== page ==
Immunomodulatory Effects of Vitamin D in Pregnancy and Beyond.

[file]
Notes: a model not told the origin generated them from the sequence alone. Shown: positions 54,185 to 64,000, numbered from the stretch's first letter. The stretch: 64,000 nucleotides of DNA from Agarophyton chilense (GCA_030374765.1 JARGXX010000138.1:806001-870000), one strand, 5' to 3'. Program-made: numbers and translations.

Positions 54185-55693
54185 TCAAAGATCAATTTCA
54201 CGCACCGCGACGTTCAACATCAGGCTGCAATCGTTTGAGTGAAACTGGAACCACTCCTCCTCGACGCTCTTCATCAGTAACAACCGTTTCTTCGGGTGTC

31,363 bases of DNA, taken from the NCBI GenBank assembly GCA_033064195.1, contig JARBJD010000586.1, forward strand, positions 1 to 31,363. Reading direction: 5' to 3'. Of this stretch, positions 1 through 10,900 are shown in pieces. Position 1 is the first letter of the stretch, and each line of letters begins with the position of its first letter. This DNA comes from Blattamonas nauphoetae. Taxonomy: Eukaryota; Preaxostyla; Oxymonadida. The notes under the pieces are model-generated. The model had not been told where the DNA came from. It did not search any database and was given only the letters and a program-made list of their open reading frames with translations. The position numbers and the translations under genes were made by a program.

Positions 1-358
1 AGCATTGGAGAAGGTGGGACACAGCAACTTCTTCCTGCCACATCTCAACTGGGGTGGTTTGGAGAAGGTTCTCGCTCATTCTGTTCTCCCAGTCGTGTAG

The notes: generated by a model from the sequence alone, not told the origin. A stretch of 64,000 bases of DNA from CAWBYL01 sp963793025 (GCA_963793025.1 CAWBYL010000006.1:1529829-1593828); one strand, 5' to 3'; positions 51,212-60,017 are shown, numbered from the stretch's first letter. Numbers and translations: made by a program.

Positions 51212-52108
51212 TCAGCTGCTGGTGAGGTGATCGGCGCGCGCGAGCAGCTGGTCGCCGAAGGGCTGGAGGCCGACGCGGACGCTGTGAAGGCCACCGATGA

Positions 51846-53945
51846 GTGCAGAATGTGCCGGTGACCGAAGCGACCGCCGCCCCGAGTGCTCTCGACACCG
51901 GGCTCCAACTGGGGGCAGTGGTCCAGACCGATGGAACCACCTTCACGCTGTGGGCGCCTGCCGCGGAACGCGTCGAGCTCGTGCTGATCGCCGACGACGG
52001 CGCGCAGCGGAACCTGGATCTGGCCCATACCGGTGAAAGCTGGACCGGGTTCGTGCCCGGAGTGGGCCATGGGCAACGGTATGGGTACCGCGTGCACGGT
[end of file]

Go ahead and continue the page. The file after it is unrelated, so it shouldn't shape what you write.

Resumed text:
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In addition to its role in calcium homeostasis and bone formation, a modulatory role of the active form of vitamin D on cells of the immune system, particularly T lymphocytes, has been described. The effects of vitamin D on the production and action of several cytokines has been intensively investigated in recent years. In this connection, deficiency of vitamin D has been associated with several autoimmune diseases, including rheumatoid arthritis (RA), systemic lupus erythematosus (SLE), antiphospholipid syndrome (APS), Hashimoto Thyroiditis (HT), and multiple sclerosis (MS). In a successful pregnancy, the maternal immune response needs to adapt to accommodate the semiallogeneic fetus. Disturbances in maternal tolerance are implicated in infertility and pregnancy complications such as miscarriages (RM) and preeclampsia (PE). It is well-known that a subset of T lymphocytes, regulatory T cells (Tregs) exhibit potent suppressive activity, and have a crucial role in curtailing the destructive response of the immune system during pregnancy, and preventing autoimmune diseases. Interestingly, vitamin D deficiency is common in pregnant women, despite the widespread use of prenatal vitamins, and adverse pregnancy outcomes such as RM, PE, intrauterine growth restriction have been linked to hypovitaminosis D during pregnancy. Research has shown that autoimmune diseases have a significant prevalence within the female population, and women with autoimmune disorders are at higher risk for adverse pregnancy outcomes. Provocatively, dysregulation of T cells plays a crucial role in the pathogenesis of autoimmunity, and adverse pregnancy outcomes where these pathologies are also associated with vitamin D deficiency. This article reviews the immunomodulatory role of vitamin D in autoimmune diseases and pregnancy. In particular, we will describe the role of vitamin D from conception until delivery, including the health of the offspring. This review highlights an observational study where hypovitaminosis D was correlated with decreased fertility, increased disease activity, placental insufficiency, and preeclampsia in women with APS.
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